I regularly post blogs about coping strategies, inspirational things to do, Borderline Personality disorder, depression, Obsessive compulsive disorder, schizophrenia, anxiety/panic attacks, thyroid issues, eating disorders (Anorexia Nervosa and Bulimia), alcohol and drug abuse, sexual abuse/rape, Quetiapine (Seroquel anti-psychotics) and Citalopram (anti-depressant), therapies such as Cognitive behavioural therapy and paranoia, dissociation and psychosis – all of which I have experienced in one way or another either myself or those I know.  Also info on mental health charities, forums, campaigns, the stigma surrounding mental illness, some of my personal experiences, celebrities with mental health issues and mental health in the family.

My logo is a locked box and this is because one of the main things I had to do to heal myself was to deal with adverse things that have happened to me in my past and my aim was to put them in a ‘pandoras box’, close the lid on them and lock them away, so that I could forgive and forget the past and concentrate on the future.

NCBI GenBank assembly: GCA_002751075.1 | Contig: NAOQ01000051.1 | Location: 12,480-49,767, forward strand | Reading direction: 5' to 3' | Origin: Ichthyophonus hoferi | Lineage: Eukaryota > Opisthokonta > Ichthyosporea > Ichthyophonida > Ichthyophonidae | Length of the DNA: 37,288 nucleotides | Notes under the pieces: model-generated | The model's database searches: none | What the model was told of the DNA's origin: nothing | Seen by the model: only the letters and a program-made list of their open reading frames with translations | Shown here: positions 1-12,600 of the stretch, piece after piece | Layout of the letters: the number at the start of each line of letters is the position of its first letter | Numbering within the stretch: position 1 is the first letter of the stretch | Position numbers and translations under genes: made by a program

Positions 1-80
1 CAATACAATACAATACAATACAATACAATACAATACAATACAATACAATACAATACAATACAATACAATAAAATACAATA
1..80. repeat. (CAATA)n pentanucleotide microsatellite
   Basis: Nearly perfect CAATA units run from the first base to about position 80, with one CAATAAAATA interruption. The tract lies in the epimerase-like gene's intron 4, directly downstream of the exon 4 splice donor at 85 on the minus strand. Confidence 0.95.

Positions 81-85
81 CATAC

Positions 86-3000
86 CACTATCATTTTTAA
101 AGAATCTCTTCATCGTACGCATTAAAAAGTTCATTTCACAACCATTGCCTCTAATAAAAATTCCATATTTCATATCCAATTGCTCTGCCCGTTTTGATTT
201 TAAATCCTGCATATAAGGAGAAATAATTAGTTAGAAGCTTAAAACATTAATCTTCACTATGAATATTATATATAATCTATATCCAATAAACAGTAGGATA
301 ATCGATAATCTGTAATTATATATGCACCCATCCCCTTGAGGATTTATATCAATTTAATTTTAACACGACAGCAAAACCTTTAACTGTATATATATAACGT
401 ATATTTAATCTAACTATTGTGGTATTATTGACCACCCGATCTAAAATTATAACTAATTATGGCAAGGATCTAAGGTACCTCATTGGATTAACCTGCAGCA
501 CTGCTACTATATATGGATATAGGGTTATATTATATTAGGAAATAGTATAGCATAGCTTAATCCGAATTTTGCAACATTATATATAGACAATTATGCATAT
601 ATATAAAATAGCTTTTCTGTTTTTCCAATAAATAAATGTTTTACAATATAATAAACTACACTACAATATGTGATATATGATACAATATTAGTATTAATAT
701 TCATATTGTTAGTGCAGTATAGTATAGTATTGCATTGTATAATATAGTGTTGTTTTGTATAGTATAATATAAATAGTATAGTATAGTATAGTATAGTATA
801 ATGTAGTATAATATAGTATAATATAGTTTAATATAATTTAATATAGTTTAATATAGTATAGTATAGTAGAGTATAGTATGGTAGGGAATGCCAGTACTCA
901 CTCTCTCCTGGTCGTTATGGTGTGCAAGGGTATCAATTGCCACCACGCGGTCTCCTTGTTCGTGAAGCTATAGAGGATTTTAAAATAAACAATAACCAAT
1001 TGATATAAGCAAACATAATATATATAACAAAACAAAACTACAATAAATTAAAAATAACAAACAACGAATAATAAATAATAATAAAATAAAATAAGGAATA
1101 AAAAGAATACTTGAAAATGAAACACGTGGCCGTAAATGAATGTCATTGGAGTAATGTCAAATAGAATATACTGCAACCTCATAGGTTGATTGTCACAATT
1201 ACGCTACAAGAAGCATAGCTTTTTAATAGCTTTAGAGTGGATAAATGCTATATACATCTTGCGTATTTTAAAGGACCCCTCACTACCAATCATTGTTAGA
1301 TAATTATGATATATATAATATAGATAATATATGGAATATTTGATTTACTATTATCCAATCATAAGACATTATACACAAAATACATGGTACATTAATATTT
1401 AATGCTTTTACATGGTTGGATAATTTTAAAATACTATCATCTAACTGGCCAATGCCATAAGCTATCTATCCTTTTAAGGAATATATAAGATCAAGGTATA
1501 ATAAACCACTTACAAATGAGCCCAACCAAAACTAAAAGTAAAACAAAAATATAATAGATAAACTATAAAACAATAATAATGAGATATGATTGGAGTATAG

I realised that holding onto the past was harming me in the present time and it had to stop. Therefore, I decided this would be an apt logo for me to share and be recognised with. Plus green is for ‘go’ (‘go for it’ I thought) and is also my pen name.

I am currently studying level 4 Counselling skills at college as I would love to be able to help others’ facing issues. My placement will be with homeless people who need help to move on from their adversities.

Aside from writing and social networking, I spend a lot of time with my pets; a handsome cat called Titus, a pretty hamster called Molly and tropical fish. I strongly believe in pet animal therapy as being good for our mind, body and soul and I promote the fostering and adopting of animals as opposed to private breeding and purchase. I detest animal cruelty.